Maybe not NOW, now. But I know this comes and goes. There are bad days, and for me at least they’re greatly out-numbered by the good ones.

And that’s enough.

This tree, visible from my window, had been daring me to photograph it for days...

This tree, visible from my window, had been daring me to photograph it for days…

I don’t think I’d be speaking out of turn by saying that everyone has fears, whether you’re able to articulate them or not. There’s nothing wrong with fear. In fact, there are some who consider a true lack of fear to be a neurological disorder.

The emotion, the reaction, is hardwired. It’s a survival tool from our earliest ancestors warning us when there might be danger.

And as a frequent horror writer, fear can be marketable. Just ask Stephen King.

Since I was nine, I’ve had a fear of ventriloquist dummies. The commercial for the movie Magic (1978) with Anthony Hopkins and Ann Margaret was the triggering factor there, though the seeds had been planted for a while. Now, no one I knew had a ventriloquist dummy. It was as rational as being afraid of zeppelins. But I still had stuffed animals at that age, and I began to distrust them as collaborators. I wasn’t afraid of the stuffed Smokey the Bear, mind you. But I couldn’t trust him. So they were all bundled up in black plastic garbage bags and moved into the basement.

My dad’s reaction was to tell me, “Well that’s just going to make them angry.”

That was very likely key in turning a silly, childish fear into a full-on phobia for a good portion of my life. But that was dad just being funny. I know how it goes. It’s kind of fun to scare your kids with things that you don’t think will stick. I know I did it to my own kids and I hope I didn’t do any lasting damage to their sleep schedules because of it.

But here’s the thing: I know the ventriloquist dummy thing is silly. I wouldn’t be comfortable around one in a dark room overnight, but I’m not really afraid of them anymore. My real, deeper fear is something else entirely. And by coincidence it also has it’s roots in something my dad said to me, though he wasn’t being funny at the time.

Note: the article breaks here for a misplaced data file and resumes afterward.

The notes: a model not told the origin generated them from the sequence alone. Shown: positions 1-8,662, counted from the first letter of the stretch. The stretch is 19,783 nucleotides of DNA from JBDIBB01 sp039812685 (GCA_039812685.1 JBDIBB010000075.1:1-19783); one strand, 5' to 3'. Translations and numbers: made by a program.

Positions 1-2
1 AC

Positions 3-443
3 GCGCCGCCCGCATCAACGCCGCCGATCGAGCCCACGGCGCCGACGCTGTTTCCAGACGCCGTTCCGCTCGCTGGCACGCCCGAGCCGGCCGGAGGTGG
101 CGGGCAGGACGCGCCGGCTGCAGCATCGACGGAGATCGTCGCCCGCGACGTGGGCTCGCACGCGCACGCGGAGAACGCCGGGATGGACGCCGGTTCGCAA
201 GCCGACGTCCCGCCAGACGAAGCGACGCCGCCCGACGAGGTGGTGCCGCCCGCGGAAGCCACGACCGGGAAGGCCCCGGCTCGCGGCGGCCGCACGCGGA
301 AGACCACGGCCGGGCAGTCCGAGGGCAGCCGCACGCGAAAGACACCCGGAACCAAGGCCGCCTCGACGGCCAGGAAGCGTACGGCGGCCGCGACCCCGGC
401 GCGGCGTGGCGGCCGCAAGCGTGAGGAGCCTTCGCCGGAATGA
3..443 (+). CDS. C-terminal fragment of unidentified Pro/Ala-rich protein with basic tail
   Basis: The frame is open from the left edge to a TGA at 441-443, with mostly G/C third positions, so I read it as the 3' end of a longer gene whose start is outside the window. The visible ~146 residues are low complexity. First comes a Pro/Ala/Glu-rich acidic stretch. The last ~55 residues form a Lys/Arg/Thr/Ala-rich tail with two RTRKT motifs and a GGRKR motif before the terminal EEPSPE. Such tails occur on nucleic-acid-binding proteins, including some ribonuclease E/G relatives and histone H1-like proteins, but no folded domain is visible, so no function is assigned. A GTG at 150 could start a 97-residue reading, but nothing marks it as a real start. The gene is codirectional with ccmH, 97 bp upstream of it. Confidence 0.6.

My paternal grandfather had Parkinson’s disease. I don’t remember a time when he didn’t have it. He depended on his wife to help with his medications, but when her Alzheimer’s became serious the family needed other options. That option was to pack up and sell their house and move them across state to live with my parents.

It was the first time I’d seen my grandfather in a few years, and it was the longest I had seen him since I was a baby. But living there with my parents, I was sometimes called on to take him to appointments. I loved my grandfather. He was always incredibly kind and a hell of a gin rummy player. He had a bushy gray mustache and a fondness for plaid shirts and suspenders. They lived close to the train tracks in Denver, so I could hear the train at night and remember that grandpa used to work the line when he was younger.

But I had a hard time dealing with him when he came to live with us.

He could barely speak. The Parkinson’s disease was so advanced that he just couldn’t form the words easily and eventually he kind of gave up trying.

My dad told me that grandpa was still sharp–still fully aware and smart as ever–but he was effectively locked inside his body.

My grandfather died a few years later. Shortly thereafter my dad started showing signs of Parkinson’s as well.

You might say it’s a family tradition.

So, let’s segue into the world of geek media, shall we? That seems like a nice, safe diversion! Surely nothing in, let’s say, MTV’s Teen Wolf could trigger a phobia, right? Not that sweet, goofy show about bare-chested young werewolf boys!

Enter the second half of Season 3, episodes 13 and 14. (If you care, there will be spoilers from this point on. But this season is over a year old so whatever.) Stiles, the goofy comic relief character, the normal human in the group whose primary contribution is that he drives a Jeep, has a baseball bat, and his dad’s the Sheriff, was part of a story arc that put him halfway between life and death. One of the consequences of this (for him) is an inability to know if he’s dreaming or not.

Now, usually this is an opportunity to do a lot of dream within a dream within a dream fake outs (and yes, they take that trope and run with it). But one of the elements of his dream-state is that he finds himself completely normal circumstances and be unable to read anything. The letters jumble up. Or move around. Or everyone uses sign language. Gotta give them props for originality. It’s the indicator to him that he’s dreaming.

Needless to say, Stiles is deeply emotionally fucked up by this situation.

And I’ve never seen anything on television that terrified me so deeply and so profoundly.

Fuck ventriloquist dummies. Fuck spiders or clowns or any external object that is typically a focus of fear. I mean, if you’re afraid of them, fine. To each their own. But your own brain betraying you? That’s scary.

I watched those episodes and remembered my grandfather, still sharp, still fully aware and smart as ever, but effectively locked inside his body. I remembered him spending the last several years of his life either trying desperately to communicate and being unable to do so effectively, or giving up on trying. It’s difficult for me to look back at that and not see him spending his last years in a prison of his own flesh, all the things he wanted to articulate but couldn’t locked up in there with him.

It’s the scariest thing I can imagine.

And all I can do is hope that I don’t follow in the family tradition.